Which takes leadership. Sometimes, fearless leadership.
How can Canada contribute best, using unique Canadian strengths and attributes, to the efforts underway in Iraq and Syria — and to the growing refugee problem in Turkey?
The UNHCR is overwhelmed as hundreds of thousands of refugees cross into Turkish territory every week. The other major Western powers have plenty of warplanes, whether Canada contributes six CF-18’s to the effort or not, is of little consequence to the overall situation!
What can make a huge difference and again allow Canada to ‘punch above its weight’ as it has done in previous decades is to ‘own the humanitarian aid effort’ that is presently taking place in Turkey
Canada has huge airlift potential, it has specially trained personnel that can set up ‘tent cities’ it has enormous stores of food aid and other aid that it can send, and it can even transport aid from other countries to the troubled zones.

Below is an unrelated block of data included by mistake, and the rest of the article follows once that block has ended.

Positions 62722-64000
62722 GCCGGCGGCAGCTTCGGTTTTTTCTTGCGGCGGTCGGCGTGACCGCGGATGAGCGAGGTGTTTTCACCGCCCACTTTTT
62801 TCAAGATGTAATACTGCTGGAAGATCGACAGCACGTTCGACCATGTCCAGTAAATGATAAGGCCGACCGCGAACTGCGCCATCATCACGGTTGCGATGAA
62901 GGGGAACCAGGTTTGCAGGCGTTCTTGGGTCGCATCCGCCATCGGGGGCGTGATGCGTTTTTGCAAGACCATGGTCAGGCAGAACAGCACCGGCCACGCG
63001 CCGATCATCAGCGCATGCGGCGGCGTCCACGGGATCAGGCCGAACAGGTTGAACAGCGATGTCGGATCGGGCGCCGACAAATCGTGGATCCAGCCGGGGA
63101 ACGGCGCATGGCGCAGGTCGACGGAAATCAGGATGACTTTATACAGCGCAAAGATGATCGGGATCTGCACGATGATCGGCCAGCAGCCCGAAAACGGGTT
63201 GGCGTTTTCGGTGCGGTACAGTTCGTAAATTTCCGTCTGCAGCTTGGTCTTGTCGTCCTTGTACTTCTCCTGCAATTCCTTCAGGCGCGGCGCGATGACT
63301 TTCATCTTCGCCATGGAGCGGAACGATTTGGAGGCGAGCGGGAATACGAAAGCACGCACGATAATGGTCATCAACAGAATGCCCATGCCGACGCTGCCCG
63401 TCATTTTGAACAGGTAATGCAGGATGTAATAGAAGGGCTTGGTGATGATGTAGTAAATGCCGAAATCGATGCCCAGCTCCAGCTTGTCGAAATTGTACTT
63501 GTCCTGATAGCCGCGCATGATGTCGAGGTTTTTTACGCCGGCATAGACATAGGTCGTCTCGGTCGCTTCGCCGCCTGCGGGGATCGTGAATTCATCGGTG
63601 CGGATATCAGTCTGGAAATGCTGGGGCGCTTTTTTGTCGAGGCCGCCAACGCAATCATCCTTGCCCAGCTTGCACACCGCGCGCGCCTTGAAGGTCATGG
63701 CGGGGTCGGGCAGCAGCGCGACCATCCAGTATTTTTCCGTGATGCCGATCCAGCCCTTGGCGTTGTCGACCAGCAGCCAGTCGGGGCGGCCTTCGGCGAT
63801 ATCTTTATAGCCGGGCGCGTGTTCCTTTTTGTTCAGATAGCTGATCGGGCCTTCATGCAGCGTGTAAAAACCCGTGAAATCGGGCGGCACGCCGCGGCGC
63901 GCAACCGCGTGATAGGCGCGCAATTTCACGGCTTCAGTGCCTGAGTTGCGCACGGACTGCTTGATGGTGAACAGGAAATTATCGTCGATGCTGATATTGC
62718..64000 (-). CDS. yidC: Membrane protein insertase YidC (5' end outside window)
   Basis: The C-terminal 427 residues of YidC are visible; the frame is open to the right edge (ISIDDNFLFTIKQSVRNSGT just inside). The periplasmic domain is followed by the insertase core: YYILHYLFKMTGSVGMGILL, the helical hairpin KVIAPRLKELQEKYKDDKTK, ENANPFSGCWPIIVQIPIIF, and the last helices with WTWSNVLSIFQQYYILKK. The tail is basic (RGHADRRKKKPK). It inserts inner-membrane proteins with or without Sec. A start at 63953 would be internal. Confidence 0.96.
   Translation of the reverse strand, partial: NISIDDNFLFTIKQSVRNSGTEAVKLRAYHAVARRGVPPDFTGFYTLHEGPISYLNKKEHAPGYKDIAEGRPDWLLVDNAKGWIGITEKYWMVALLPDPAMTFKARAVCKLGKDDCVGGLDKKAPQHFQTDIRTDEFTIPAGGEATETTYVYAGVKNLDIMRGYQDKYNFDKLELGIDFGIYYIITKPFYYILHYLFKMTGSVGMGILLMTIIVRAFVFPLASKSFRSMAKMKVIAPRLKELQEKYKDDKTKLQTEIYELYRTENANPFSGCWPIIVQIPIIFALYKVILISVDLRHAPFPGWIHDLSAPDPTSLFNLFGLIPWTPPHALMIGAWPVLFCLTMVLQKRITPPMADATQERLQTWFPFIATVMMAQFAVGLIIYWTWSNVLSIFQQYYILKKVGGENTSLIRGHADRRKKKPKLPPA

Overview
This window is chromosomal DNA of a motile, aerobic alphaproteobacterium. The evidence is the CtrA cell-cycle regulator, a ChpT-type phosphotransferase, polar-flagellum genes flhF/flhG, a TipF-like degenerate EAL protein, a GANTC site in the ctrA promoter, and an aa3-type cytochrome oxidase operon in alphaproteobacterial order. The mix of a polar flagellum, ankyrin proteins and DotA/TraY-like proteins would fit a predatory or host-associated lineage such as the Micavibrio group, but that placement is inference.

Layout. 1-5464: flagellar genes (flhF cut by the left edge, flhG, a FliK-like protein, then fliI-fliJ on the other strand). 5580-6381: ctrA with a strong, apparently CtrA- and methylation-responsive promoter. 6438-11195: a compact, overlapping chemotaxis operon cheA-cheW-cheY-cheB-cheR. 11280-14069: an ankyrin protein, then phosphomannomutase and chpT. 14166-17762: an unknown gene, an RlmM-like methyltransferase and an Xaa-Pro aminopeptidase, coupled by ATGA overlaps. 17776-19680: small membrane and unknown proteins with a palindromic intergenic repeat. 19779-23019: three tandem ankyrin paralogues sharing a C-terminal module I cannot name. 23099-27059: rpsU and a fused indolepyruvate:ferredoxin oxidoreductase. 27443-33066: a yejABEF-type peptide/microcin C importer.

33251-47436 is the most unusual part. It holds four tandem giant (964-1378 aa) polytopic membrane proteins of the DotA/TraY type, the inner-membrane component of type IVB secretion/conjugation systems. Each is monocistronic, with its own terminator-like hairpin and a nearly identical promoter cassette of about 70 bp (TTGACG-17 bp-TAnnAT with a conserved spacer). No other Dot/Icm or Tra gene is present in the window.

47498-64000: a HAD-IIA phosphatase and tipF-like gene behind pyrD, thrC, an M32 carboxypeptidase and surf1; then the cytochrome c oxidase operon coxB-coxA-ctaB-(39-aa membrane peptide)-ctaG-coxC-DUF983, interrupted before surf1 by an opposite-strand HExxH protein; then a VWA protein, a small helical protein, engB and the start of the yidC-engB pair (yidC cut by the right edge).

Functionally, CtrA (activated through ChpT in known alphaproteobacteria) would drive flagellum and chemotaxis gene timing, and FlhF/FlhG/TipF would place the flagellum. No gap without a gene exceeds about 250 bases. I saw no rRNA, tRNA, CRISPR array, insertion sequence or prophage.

The goal here isn’t to displace the UNHCR, just that so much more assistance is needed than what has been delivered thus far. And with hundreds of thousands of people arriving each week, the need is growing fast.
What good are coalition efforts as ISIS slowly gets destroyed over the next 24 months and millions of citizens of Iraq and Syria flee to Turkey — only to die of lack of care — after having reached a so-called ‘safe haven’?
That’s coming — whether we like it or not. Whether coalition bombers continue their campaign or not, ISIS will be driving people from Iraq and Syria. Perhaps millions of people. Some 1.5 million refugees from those two countries are already settled inside Turkey. Another 500,000+ have arrived in the past 2 weeks, and almost certainly another 400,000 on the way.